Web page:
Iberian Peninsula

Napoleonic Wars in the Iberian Peninsula: Battle at Corunna. January 16, 1809


Napoleon himself entered Spain with 130,000 troops, more experienced that the ones already there, in order to complete the subjugation of the Spanish and drive the British "leopard" (a lesser cat than the heraldic lion) into the sea. Napoleon was heard to wish that the British troops numbered nearer 100,000 so that more British mothers could know the horror of war against France.

Moore had headed to cut off communications and draw French troops out of Madrid, in the belief that this would enable the Spanish to better fight the occupying French. He soon discovered that his immediate target must be given up and a retreat begun. He did manage to gain time by confusing Napoleon about his location, and destination.

Current Situation in the Peninsula

It is the middle of winter, and his army has just retreated over the mountains. All of the troops have suffered since they moved quicker that any supplies could match. As the French enter the mountains Napoleon receives word about movements toward resistance or war in Austria. Since the British are in full retreat, he leaves the completion of the pursuit and destruction to Soult, and returned to Madrid with a large portion of the troops. From there he leaves Spain to Joseph and returns to Paris.


Moore made an early decision to retreat toward Coruña and sent messages to the fleet to sail thence to remove the British army.

Moore arrived at Lugo, tired and extremely upset at the behavior and discipline of his troops. Whn wine had been found they drank themselves to a stupor and many died. When orders were given that they did not like they had ignored them. They died from stupidity as often as from cold or lack of supplies. Here he finally found a place to stand and offer a fight. He expected this to improve the morale, and it did, his soldiers liked and understood retreat least of all orders.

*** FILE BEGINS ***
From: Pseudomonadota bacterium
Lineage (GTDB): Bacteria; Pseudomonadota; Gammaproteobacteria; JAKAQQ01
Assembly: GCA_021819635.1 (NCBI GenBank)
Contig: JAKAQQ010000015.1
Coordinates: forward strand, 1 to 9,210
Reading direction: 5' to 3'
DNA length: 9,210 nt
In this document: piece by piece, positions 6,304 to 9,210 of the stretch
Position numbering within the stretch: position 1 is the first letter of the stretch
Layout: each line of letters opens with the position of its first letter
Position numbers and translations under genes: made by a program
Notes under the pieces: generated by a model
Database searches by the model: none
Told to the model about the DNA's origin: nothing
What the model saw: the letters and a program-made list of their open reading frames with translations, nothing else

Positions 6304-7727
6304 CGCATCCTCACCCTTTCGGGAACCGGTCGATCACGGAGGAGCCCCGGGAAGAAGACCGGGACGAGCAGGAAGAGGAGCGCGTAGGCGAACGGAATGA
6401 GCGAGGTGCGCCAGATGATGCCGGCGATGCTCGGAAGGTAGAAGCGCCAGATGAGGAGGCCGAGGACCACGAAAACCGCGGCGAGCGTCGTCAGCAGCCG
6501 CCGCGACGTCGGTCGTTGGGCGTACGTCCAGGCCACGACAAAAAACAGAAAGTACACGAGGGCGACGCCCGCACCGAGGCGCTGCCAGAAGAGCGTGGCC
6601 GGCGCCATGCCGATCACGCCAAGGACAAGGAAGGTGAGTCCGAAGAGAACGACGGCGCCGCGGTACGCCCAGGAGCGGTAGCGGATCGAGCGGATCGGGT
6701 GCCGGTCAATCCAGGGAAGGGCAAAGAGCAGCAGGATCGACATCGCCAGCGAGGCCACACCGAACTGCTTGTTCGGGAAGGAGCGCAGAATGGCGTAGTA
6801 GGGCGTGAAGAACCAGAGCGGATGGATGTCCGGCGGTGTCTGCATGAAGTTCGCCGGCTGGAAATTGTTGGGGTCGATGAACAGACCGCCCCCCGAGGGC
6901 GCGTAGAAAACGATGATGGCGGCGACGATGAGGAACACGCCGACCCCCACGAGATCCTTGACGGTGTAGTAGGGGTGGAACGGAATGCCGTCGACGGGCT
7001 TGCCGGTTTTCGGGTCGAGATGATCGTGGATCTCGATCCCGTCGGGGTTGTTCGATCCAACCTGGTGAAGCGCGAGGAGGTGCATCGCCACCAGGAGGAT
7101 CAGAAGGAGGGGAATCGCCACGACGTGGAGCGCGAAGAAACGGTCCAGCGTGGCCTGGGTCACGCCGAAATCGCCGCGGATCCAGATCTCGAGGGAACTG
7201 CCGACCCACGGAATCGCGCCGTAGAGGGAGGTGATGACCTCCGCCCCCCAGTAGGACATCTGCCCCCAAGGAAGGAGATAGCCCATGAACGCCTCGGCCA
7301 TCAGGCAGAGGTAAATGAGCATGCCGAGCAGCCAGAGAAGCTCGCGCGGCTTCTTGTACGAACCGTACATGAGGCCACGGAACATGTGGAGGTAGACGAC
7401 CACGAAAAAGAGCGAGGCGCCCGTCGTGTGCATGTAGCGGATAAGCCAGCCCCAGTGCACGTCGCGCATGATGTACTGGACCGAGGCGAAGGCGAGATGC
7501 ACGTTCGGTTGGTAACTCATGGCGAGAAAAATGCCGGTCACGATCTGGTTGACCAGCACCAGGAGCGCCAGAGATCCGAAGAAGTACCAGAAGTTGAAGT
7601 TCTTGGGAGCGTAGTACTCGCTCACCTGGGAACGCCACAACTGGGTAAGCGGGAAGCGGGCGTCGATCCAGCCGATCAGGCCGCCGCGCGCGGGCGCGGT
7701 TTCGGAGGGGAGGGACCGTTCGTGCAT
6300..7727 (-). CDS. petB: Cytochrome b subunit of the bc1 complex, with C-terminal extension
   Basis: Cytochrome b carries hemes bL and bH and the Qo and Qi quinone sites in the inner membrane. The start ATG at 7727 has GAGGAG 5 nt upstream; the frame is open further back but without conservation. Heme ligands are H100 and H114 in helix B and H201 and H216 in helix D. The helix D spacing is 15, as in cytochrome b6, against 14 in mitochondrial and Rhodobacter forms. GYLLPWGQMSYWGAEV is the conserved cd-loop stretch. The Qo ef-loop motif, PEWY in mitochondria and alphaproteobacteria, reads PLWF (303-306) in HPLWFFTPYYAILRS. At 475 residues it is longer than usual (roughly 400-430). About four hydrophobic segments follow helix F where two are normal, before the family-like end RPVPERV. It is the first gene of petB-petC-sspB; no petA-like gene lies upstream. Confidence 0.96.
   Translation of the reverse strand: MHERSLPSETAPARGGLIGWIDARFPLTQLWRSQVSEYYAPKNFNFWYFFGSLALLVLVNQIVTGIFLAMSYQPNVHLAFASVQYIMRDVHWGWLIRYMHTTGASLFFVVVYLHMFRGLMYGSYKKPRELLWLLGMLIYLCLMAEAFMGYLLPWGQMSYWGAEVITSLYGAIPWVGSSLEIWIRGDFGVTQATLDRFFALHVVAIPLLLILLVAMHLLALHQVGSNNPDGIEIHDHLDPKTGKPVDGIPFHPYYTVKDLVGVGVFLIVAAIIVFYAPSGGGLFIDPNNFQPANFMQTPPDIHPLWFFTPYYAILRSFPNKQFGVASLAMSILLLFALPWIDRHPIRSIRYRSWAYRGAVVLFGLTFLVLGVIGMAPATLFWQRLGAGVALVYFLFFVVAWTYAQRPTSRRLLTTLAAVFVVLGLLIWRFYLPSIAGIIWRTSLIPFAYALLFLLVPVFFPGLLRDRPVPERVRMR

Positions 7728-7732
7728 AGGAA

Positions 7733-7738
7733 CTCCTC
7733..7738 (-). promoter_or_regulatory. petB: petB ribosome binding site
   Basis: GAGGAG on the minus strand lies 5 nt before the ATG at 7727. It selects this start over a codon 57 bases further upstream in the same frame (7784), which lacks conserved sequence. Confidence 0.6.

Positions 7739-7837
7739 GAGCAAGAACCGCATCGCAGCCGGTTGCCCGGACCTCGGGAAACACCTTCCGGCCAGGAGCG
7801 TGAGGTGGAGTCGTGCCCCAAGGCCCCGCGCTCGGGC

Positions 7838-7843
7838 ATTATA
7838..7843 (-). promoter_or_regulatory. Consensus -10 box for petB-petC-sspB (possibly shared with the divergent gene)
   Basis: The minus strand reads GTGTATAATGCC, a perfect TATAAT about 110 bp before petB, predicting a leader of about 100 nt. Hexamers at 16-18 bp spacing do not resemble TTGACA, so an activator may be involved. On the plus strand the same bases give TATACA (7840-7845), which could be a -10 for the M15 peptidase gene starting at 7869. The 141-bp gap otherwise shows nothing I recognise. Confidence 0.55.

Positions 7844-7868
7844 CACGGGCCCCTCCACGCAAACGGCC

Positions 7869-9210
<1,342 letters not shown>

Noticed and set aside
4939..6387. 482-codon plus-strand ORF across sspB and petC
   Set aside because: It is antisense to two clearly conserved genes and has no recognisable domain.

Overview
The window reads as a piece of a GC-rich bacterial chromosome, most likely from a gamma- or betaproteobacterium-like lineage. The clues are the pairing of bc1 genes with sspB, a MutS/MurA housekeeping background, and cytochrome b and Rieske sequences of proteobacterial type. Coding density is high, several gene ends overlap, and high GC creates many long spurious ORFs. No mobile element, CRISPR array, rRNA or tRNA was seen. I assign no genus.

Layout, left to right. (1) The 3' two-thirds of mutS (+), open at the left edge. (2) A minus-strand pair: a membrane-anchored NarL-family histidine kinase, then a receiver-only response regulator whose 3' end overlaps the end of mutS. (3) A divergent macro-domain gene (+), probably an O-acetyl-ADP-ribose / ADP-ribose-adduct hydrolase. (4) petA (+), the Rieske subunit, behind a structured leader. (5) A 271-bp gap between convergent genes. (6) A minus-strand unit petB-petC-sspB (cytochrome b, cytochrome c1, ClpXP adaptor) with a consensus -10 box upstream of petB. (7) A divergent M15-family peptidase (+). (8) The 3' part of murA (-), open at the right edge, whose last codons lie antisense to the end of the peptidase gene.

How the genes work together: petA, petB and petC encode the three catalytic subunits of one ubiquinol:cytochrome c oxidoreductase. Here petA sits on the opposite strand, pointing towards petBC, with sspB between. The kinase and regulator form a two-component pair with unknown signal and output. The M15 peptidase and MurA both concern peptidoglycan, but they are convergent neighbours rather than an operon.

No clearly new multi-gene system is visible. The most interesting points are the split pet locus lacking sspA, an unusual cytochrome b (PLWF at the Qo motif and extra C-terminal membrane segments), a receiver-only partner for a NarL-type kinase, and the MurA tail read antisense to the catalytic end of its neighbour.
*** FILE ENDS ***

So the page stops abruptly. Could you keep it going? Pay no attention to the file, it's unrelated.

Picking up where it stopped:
The position at Lugo was an advantageous one with the river Minho on their right, and inaccesible hills on the right, with over a mile between them and the French on their hill. On the 7th of January 1909 Soult began to fire on what he thought was again the rearguard, and was surprised by the answering artillery. Two attacks to test the left and right were repulsed. Moore waited after that, all through the 8th for the French to press and attack. Whithout more food and being unable to follow up even a succesful attack on the French Moore withdrew starting during the night of the 9th. More were lost to too much drink, stragglers and exhaustion in the short distance from Lugos to Betanzos that in the entire first of the march.They could finally see the sea and arrived in Corunna on the 11th. There were some with the opinion that the French, having not pressed an attack at Lugo, would let them leave without battle.

The ships that they could see when distant turned out to not be their transport ships. These had been delayed by weather and tide, and were not there.



Coruña is a port city in Galica, in hills at the foot of the mountains.



The battle


Anecdotes and ancillary events

One of the more spectacular events of the evacuation was the destruction of powder and ammunition storage. They blew up the house in which it was stored. What the soldiers did not know that there was a much larger store next door. The resulting secondary explosion shook the entire city.

Horses were hard to acquire in Spain. They could not be left behind to make life better for the French. There was more than one drover and cavalry soldier who bore loss of comrade straight-faced who was in tears over a horse he had to kill.


The battle was termed a victory by the "loyal" press, and the evacuation a disgrace by the opposition press. The returning soldiers, at several points along the channel coast, were a poorly fed and clothed lot of miserable soldiers.

Political situation

It was the opinion of many in the government and nearly all of the opposing Whigs, that the French could not be successfully opposed in Spain and Portugal. This was supported by a dispatch from the Moore himself stating that with the troops Britain had at her disposal, they could not succeed.

It was nearly 3 months before General Wellesley and Secretary Canning would convince the Cabinet otherwise.

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